Area Forecast Discussion
Issued by NWS Albany, NY

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FXUS61 KALY 261023

Area Forecast Discussion
National Weather Service Albany NY
622 AM EDT Wed Oct 26 2016

High pressure will build into the region today, and move off the
New England coast tonight, accompanied by fair but chilly
conditions. Low pressure will then approach from the Great Lakes
region Thursday, bringing rain or a wintry mix to the region.
Precipitation will continue into Thursday evening, before tapering
off late. Blustery conditions will return for Friday, with a few
rain or snow showers across higher elevations.


As of 615 AM EDT, still quite a bit of low clouds lingering
across the eastern Catskills and southwest Herkimer CO, the
western Adirondacks, as well as for the Lake George/Saratoga
region into southern VT. Temperatures remain in the mid/upper 30s
where cloud cover remains, while falling into the 20s where breaks
developed, including portions of the mid Hudson Valley and NW CT.

Biggest challenge for today will be how much cloud cover lingers.
Latest RAP13 suggests, based on H850 RH, that clouds may hang
tough for some areas north of I-90, such as the southern
Adirondacks, southern VT, and perhaps the Lake George/Saratoga
region through much of the day, after a few possible breaks this
morning. To the south of I-90, expect more in the way of sunshine
after occasional clouds this morning, with clouds more prevalent
across the eastern Catskills.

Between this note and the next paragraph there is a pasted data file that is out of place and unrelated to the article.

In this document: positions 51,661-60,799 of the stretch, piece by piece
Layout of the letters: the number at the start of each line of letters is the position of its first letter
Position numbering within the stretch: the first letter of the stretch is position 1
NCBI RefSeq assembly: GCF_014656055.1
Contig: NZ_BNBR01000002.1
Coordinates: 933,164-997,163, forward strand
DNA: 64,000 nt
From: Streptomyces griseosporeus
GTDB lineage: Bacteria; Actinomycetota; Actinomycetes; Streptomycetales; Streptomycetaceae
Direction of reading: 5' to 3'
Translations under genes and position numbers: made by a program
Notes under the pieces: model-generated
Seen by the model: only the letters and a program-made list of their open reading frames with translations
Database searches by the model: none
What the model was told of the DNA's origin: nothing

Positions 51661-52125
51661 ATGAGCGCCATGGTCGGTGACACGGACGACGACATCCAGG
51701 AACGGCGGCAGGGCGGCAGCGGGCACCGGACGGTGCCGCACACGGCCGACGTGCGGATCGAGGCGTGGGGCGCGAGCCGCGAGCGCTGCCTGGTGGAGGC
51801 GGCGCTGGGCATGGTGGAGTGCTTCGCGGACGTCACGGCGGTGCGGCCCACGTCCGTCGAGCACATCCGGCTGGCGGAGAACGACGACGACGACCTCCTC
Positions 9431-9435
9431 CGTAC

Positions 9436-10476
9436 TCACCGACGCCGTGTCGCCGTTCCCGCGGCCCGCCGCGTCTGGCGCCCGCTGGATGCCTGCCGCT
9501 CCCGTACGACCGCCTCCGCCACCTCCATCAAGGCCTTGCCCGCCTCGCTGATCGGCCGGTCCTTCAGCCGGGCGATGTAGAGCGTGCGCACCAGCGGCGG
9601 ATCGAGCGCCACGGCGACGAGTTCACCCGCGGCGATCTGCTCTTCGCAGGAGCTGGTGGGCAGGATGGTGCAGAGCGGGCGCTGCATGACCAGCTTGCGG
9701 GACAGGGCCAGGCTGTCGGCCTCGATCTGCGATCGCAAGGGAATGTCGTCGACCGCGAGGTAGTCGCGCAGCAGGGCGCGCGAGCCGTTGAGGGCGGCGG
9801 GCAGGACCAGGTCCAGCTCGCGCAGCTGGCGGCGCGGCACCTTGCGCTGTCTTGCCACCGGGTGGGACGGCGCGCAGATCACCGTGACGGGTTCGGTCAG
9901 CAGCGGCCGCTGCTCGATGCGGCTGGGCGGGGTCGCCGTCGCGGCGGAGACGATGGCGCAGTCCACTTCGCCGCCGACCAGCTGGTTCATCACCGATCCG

Temps will be chilly, with highs mainly in the mid/upper 40s
across valley areas, and mid 30s to lower 40s across higher


...Winter Weather Advisory for Thursday-Thursday evening across
the southwest Adirondacks and elevations above 1500 feet in the
eastern Catskills and northern Warren County...

Tonight, high clouds should be increasing this evening, with mid
level clouds expected to thicken after midnight. Temps will likely
fall rapidly this evening, although perhaps not quite as quickly
as both the MAV and MET MOS suggest. Have sided closer to a blend
of 2-meter temps from the GFS/NAM, which would suggest mainly
mid/upper 20s in valleys, and lower 20s across some higher
elevations. Some light snow could develop across the southeast
Catskills toward daybreak.

Models continue to remain slower than previous cycles with regard
to precip start times. However, will remain cautious, as warm
advective precip regimes often arrive faster than models suggest.
Updated near-term models such as the HRRR/RAP13 will be watched
very closely for this possibility, as a slightly quicker onset
would bring snow or a wintry mix into portions of the region right
during the morning commute.